- Childhood obesity prevalence is significantly higher among adolescent 12-19 years old than younger age groups. Youth athletes are overlooked by childhood obesity prevention programs. WAVE~Ripples for Change (WAVE) program is a 2-y obesity prevention intervention with high school (HS) soccer players (14-19y) using a mixed virtual- and physical-world learning environment to promote healthy eating, physical activity (PA), and life-skills. The purpose of this dissertation was to evaluate this innovated program by 1) comparing changes in diet and daily PA from WAVE intervention among HS soccer players, while controlling for biological sex, race/ethnicity, and socioeconomic status; 2) collecting data on program fidelity, best practices for intervention implementation, youth and coach engagement in intervention activities, and youth application of knowledge and skills to their lives. To accomplish the objectives, a mixed methods study was conducted.
For the quantitative impact evaluation of WAVE study, pre-post intervention assessment of fruit and vegetable (FV), saturated fat, and added sugar intake, and daily steps were examined. Mean differences were tested using analysis of covariance. Results indicated that The 2-y intervention decreased mean added sugar intake (-12g/d), but intakes of FV and saturated fat were similar to the comparison group. For both groups, PA was significantly higher in-soccer [baseline] than out-of-soccer season [post-intervention]. At baseline, Latino youth had significantly higher added sugar intake (+14g/d) than non-Latinos.
The qualitative evaluation phase of WAVE study involved interviews with program implementation staff, surveys with youth participants and their soccer coaches to program fidelity, best practices for intervention implementation, youth and coach engagement in intervention activities, and youth application of knowledge and skills to their lives. Staff rated program fidelity high (94%), as did volunteers (85%). Best practices included, coach encouragement for athlete participation, use of on-line consent for enrollment, building relationships with HS staff to complete assessments, sending text reminders to youth, and providing incentives. Study results showed: enrollment rate (72%), baseline assessments (89-98%), attendance for sport nutrition lessons (Year 1=90%; Year 2=39%) and team building workshops (TBW) (25-31%). Activities exceeding youth expectations (>90%) included, 1) activities with their soccer team; 2) TBW-cooking; 3) sport nutrition lessons. Knowledge/skills youth applied the most were from TBW-cooking (43%) and gardening (49%). Coaches rated the sport nutrition lessons high and reported athletes showed increased awareness for hydration and fueling during sport.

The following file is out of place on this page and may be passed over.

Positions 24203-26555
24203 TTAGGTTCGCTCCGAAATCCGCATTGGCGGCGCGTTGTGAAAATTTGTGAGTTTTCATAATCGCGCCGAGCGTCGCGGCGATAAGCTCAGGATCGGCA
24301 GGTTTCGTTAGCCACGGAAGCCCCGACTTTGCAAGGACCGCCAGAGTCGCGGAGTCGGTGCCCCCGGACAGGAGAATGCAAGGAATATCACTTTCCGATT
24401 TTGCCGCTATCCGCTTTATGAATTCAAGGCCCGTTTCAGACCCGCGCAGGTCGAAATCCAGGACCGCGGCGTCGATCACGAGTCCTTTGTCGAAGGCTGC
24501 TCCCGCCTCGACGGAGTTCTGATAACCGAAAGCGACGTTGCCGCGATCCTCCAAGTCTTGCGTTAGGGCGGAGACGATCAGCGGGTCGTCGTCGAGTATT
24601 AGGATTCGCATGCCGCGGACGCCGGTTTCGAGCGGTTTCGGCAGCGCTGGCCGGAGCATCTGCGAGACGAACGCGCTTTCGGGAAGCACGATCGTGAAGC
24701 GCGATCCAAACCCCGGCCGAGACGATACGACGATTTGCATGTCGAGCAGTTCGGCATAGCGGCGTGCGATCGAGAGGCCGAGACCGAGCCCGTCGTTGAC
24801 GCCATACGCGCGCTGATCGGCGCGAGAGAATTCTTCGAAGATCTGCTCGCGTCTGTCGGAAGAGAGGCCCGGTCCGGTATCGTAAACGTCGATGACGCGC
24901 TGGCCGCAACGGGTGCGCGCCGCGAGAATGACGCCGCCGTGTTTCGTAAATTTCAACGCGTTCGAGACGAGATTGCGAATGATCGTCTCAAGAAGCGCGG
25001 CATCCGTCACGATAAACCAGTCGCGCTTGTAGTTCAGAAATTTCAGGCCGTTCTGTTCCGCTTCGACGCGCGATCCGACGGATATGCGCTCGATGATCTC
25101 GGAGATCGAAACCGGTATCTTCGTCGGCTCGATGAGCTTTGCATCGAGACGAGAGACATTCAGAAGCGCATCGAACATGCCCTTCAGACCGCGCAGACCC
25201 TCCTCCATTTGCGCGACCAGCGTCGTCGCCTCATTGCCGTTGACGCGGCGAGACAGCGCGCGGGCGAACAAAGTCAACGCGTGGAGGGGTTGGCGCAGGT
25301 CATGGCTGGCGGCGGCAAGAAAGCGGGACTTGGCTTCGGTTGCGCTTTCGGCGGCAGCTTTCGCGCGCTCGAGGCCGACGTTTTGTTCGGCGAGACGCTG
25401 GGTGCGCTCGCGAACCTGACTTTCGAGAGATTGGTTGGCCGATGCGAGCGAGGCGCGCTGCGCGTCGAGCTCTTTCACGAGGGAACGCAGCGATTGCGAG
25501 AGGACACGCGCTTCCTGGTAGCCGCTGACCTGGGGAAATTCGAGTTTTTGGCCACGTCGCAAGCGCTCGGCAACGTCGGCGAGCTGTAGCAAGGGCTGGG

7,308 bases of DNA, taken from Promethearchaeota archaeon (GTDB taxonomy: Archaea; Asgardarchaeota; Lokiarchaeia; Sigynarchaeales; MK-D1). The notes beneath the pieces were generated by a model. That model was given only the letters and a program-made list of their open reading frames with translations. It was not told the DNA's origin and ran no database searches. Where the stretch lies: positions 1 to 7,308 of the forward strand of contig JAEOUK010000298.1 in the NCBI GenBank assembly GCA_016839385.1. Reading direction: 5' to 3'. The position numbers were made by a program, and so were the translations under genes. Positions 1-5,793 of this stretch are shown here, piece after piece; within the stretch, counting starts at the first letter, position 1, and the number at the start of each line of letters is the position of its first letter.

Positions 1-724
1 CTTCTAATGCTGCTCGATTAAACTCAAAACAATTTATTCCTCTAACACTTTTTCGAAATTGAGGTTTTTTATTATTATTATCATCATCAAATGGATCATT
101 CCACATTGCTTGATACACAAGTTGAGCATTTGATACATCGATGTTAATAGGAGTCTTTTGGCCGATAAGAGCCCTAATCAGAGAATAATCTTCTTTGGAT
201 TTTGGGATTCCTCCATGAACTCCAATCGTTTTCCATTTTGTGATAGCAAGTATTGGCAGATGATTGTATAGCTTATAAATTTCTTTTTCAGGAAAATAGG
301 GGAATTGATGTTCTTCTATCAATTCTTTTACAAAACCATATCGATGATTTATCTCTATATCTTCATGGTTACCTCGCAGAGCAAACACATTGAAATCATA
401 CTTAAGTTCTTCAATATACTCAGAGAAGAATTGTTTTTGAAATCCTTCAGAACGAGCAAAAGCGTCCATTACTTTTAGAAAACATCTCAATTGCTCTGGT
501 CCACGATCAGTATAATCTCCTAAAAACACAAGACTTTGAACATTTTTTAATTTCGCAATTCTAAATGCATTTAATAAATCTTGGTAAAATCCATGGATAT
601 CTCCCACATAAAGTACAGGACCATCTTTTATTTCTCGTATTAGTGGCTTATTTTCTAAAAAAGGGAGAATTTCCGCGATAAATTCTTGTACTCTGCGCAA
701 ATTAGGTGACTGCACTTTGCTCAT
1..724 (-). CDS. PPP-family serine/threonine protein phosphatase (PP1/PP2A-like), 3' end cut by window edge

We found an obesity prevention program that targeted HS soccer players was well received, and offers a promising model for promoting healthy eating, PA, and life-skills. Overall, the FV intakes were maintained over the intervention but were below recommendations, yet higher than those typically reported in the literature for youth and youth athletes. The 2-y intervention decreased added sugar intake, but PA did not meet recommendations when players were out-of- soccer season. Future studies should focus on maintaining PA in youth athletes when they are not engaged in sport, thus, helping them make the transition to being physically active adults lifelong.